Here she is:
Susanna dubbed our row "the speed demon row" since all three of us seemed to be zipping along, ... if she only knew
Look, C#2's Christmas stocking! Since the beginning of Christmas-time in a kid way in our house, C#1 and C#2 have made do with hand-me-down from daddy and uncle Rice-a-roni Christmas stockings. They are made of wool, hand knit by MIL, and while they are quite cute and nostalgic, they are also moth eaten. Hard to put things into and pull things out of a piece of Swiss cheese.
The Cs chose new patterns, designed by Arnhild Hillesland, and I started C#2's on the way to Sock Summit. I'm starting the heel now and the toe won't take long. I had to frog over 1/2 of it once (forgot the decreases) and it still went quickly. I forgot how much I like stranded knitting and working from a chart for color.
So, this means I'm ahead of the game for Christmas, right?
Okay, you can stop rolling on the floor now, and go get a rag to wipe off the monitor.
This is what C#2 picked out for his warm (wool) socks, which coincidentally matches his current favorite ice cream - mint chocolate chip. He wanted stripes and even though this isn't exactly what he envisioned he seems pretty happy with them.
Done! The buttons were in my button stash, from where or when I am not at all certain, and the yarn is Cotton Fleece from Brown Sheep. I used exactly 2 1/2 skeins (250 grams- exactly!) on US size 6 needles. The original pattern is from The Knitters Almanac by Elizabeth Zimmerman. I knit it for a toddler rather than an infant.
I'm not entirely certain of the proportion of this sweater, I need a toddler model to try it on.
...and since he hasn't been seen in a while, here is Ollie, keeping an eye on things.
You know how it is when you start a new skein and it feels so full, you dig out the yarn barf to find the end on the inside of the skein and start knitting away happily. When you knit a bit, you squeeze the skein feeling confident and secure that it is still quite full and there is plenty of yarn in there still...then when you have knit a bit more you look over at the skein and it's has lost the fullness and is looking somewhat gaunt...that's when it hits...skein insecurity!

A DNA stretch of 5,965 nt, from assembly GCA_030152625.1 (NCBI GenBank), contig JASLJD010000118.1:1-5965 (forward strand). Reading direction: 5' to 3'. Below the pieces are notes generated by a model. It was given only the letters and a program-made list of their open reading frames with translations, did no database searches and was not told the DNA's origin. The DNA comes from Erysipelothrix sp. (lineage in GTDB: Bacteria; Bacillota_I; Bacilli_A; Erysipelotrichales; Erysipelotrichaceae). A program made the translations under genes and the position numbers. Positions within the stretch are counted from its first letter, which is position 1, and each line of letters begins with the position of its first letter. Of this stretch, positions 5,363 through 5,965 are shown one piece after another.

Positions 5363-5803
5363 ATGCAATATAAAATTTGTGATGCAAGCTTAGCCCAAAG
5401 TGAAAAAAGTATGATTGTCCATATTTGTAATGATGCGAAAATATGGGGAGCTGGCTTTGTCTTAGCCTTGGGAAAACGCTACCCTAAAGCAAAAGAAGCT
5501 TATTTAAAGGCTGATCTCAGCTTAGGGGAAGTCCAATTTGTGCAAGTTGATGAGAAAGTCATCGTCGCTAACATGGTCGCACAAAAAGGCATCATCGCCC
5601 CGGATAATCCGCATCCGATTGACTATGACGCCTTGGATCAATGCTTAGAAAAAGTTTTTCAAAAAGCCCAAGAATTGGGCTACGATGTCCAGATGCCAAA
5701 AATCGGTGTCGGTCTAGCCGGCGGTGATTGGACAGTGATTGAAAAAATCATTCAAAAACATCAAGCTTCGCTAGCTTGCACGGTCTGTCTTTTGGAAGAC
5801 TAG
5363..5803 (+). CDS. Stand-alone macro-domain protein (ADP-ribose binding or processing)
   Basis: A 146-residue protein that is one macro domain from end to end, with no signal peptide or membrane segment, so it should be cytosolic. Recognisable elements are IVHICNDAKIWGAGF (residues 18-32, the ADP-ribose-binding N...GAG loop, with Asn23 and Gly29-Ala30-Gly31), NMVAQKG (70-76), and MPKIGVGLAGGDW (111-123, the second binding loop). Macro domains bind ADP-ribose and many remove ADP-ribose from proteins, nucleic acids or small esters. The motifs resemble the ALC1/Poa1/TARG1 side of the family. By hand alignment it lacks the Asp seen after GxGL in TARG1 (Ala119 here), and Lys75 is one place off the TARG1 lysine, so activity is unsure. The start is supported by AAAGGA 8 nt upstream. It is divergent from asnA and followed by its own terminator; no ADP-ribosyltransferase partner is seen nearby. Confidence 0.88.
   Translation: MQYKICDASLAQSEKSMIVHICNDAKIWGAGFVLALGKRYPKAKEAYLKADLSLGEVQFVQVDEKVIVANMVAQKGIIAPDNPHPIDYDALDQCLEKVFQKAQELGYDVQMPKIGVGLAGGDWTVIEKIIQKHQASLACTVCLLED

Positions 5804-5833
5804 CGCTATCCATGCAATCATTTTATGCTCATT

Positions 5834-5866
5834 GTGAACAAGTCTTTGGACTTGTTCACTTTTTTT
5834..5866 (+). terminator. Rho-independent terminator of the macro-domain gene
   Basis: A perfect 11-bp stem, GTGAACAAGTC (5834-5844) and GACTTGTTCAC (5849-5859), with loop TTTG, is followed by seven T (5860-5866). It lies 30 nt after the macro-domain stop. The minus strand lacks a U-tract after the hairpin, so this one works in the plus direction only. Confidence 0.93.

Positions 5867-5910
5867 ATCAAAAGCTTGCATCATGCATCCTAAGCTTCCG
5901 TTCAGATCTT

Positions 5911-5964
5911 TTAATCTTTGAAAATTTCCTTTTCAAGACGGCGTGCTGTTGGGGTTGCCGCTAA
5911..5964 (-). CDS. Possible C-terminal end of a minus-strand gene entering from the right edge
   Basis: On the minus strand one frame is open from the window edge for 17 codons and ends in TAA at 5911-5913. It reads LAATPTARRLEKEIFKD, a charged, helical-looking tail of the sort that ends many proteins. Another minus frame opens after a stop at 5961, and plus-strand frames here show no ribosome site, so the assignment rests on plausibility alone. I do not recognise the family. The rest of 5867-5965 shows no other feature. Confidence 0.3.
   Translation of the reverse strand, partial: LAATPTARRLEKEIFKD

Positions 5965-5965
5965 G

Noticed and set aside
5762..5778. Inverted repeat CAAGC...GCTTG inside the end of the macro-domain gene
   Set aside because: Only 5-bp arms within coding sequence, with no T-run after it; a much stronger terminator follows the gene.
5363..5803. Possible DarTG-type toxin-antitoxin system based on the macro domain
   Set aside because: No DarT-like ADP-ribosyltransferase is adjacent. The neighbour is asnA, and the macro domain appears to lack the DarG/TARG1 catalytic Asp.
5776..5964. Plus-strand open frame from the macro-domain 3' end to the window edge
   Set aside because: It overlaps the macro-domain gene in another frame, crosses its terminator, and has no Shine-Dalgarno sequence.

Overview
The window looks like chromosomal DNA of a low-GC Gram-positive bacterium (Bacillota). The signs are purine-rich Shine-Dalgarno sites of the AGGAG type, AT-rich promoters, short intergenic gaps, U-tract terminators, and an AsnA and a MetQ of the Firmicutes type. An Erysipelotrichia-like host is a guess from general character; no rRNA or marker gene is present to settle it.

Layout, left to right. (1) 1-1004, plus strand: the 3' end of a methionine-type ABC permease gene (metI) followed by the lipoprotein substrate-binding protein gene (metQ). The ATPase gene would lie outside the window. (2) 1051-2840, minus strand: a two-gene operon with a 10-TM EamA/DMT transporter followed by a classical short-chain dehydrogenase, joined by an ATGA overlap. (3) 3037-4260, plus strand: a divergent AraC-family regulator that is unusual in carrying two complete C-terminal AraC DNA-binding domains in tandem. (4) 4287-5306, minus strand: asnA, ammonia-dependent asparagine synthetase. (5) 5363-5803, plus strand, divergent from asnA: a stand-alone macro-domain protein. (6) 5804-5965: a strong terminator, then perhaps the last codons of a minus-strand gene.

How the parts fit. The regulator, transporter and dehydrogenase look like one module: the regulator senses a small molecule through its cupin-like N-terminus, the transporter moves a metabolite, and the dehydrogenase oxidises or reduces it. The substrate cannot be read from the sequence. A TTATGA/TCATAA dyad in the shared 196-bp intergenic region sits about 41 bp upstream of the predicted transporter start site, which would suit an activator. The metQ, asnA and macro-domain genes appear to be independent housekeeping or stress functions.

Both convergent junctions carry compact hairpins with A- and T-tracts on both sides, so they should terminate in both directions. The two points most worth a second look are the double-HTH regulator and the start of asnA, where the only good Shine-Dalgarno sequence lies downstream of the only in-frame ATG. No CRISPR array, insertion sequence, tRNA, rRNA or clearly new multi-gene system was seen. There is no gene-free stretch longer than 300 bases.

You panic and think that you may possibly run out of this yarn!!! Even when you know you have a second and third skein waiting in the wings, there is still that sense of panic that YOU MAY RUN OUT OF YARN, then what? Use a different yarn? No. A different color? No, and yes, everyone does notice - well, okay, not EVERYONE, but everyone who knits and has either run out of yarn or experienced skein insecurity.
I suppose I could just weigh the darn skein and calm myself down, couldn't I? I don't know, I think I'd still fret about not having enough to finish my project.
My suitcase was VERY full, but I didn't take a very large one intentionally. I DO NOT NEED MORE YARN! My cousin is shipping me my pants and a few other things. oops. I did need to bring some presents for everyone back home, so it wasn't all selfish indulgences you know!
Yep. That's it.
4 skeins of Blue Moon Fiber Arts, 2 of which are gifts for T. and B. (the 2 on the right).
2 skeins of Pagewood Farms, 1 of which is for M.
3 small Split Yarn pouches, 2 of which are also gifts for T. and B.
3 skeins of Malabrigo Sock for me to make myself a Tempest. The color isn't great in the photo, but it's a lovely blue with a black wash over it.
Also, in the top photo, a Good to Be Girl project bag, very nicely made with cute fabric and with nice touches on the inside. swag - A little sample of sock yarn for a mini sock swag - a goody bag from the Ravelry party with a lovely skein of green yarn
I also bought a couple of books by Priscilla Gibson-Roberts. I was tempted to get all of the Barbara Walker treasuries, but didn't. I should have.